Much has been said and written about the National Conservative (NatCon) movement on the political Right that supposedly stands in opposition to the pro-Big Business and globalist orientation of the Republican Party establishment. More specifically, this movement has positioned itself against the twin intellectual forces that have dominated the political conservative movement in recent decades: a neoconservative and interventionist foreign policy and a libertarian-leaning pro-free market approach to economic affairs.
Most of the focus on this insurgent group of intellectuals has been on their traditional conservative positions on social and cultural issues, the rejection of the so-called “globalist elites” and their allies in Silicon Valley, their hardline stance on immigration, their support for industrial policy and growing government intervention in the economy, and of course—and more significantly—their seeming association with former President Donald Trump. Hence why the terms “National Conservatism” and “Trumpism” have been used interchangeably.
Less attention has been paid to the movement’s foreign policy platform—although occasionally it has been argued and lamented in the mainstream media that NatCons or Trumpists have embraced an anti-interventionist or “isolationist” agenda that echoes the Republican Party’s mid-twentieth century Old Right, led by the legendary Senator Robert Taft, that resisted American entry to World War II and later to the Cold War.
In fact, there has never been a clear statement of a national conservative foreign policy by any of its nominal spokespeople, ranging from the militant Zionist and pro-Likud Israeli philosopher Yoram Hazony to Fox News’s enfant terrible Tucker Carlson. There is a simple reason for this: NatCons don’t agree on major global affairs. Consider the aforementioned individuals: Hazony hopes that the United States will bomb Iran to the Stone Age and expresses sympathy to Ukraine, whereas Carlson supports a nuclear deal with Tehran but lambasts American aid to Kyiv. That Trump opposed the nuclear deal with Iran while bromance-ing with Russia’s Vladimir Putin—although it should be noted that, as president, he approved selling arms to Ukraine—and revoked his predecessor’s nuclear deal with Iran only highlights the difficulties in defining the NatCon foreign policy agenda.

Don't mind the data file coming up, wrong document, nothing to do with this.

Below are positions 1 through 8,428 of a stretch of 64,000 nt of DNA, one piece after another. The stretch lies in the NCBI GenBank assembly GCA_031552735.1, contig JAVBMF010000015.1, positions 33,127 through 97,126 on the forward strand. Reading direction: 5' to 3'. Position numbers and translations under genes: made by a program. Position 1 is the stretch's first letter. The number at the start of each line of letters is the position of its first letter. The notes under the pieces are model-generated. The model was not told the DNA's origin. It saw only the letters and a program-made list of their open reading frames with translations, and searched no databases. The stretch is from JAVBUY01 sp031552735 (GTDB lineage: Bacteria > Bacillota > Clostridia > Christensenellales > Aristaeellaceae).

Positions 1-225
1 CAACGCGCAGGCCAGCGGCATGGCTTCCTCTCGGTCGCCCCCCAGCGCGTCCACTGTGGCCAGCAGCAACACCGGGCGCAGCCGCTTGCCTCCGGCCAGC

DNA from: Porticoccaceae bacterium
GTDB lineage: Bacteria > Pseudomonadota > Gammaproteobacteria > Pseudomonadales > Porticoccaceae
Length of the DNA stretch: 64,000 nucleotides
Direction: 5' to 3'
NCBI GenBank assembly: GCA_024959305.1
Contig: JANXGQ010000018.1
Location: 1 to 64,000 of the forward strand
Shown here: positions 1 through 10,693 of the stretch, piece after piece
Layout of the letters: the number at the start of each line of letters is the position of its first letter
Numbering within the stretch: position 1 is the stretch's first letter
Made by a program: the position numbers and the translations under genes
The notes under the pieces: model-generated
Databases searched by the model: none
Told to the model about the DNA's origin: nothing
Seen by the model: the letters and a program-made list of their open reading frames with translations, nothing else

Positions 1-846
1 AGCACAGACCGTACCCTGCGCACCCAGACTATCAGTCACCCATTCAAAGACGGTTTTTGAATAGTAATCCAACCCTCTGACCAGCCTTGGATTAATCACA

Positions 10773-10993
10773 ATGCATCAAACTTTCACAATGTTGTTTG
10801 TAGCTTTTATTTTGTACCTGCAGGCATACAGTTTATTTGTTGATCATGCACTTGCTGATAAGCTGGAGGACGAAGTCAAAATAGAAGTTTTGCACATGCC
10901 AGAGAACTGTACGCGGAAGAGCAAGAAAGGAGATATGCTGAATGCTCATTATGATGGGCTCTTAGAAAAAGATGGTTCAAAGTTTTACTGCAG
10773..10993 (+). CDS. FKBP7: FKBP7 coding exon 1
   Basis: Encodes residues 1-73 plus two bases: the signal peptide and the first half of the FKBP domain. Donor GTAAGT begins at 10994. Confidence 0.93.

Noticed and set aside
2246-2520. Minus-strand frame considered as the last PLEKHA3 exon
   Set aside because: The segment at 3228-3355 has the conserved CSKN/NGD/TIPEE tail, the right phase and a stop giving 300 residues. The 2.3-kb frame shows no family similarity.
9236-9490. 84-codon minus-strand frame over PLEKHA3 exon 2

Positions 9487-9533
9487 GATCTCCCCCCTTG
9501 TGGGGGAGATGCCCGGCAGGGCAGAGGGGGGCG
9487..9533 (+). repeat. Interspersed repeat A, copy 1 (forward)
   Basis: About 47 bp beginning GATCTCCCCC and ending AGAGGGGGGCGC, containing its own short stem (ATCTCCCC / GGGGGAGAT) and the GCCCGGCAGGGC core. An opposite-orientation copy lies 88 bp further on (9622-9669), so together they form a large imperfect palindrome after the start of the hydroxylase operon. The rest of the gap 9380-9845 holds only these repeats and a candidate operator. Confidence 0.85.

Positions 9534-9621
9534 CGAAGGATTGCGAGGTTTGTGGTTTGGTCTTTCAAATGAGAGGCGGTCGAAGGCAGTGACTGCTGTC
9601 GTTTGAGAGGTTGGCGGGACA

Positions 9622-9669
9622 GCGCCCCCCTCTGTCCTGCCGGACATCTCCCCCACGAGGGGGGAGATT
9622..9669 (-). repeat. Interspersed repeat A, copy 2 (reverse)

More recently, the notion that the GOP has come under the influence of the Trumpist and supposedly “isolationist” wing of the party has been highlighted by the media as impacting party policy—see how Kevin McCarthy, the new Speaker of the House, insisted that his party won’t give the Biden administration a “blank check” when it comes to U.S. aid to Ukraine.
McCarthy’s comments seemed to reflect the supposedly growing opposition among Republicans to continuing U.S. assistance to Ukraine, as demonstrated by the ten Republican House members who co-sponsored a resolution calling for an end to such. This position was supported by some Republicans in the Senate, including Senator Josh Hawley, a self-proclaimed NatCon, and Senator Rand Paul, a long-time conservative libertarian.
Hawley has stated that U.S. support for Ukraine “has to stop”, but to describe his foreign policy approach as isolationist or just anti-interventionist is frankly ridiculous.
Like other NatCons and Trumpists, as well as many neoconservatives and traditional Republicans, Hawley has effectively called for launching a new Cold War against China, starting with the decoupling of the American and Chinese economies and strengthening the U.S. defense budget to the stratosphere to prepare for a possible military confrontation with Beijing over the future of Taiwan and other key issues.
In fact, the main reason that Hawley supports reducing aid to Ukraine is because he believes that Russia’s aggression in Ukraine, unlike China’s militarist policies in the Pacific, doesn’t threaten America’s core national interests, and that the preoccupation with Ukraine only diverts U.S. attention and resources from the coming war with China. “We have a lot of military power on our side,” Hawley said in a recent address. “But it isn’t deployed where it should be, and the world is about to face the consequences.”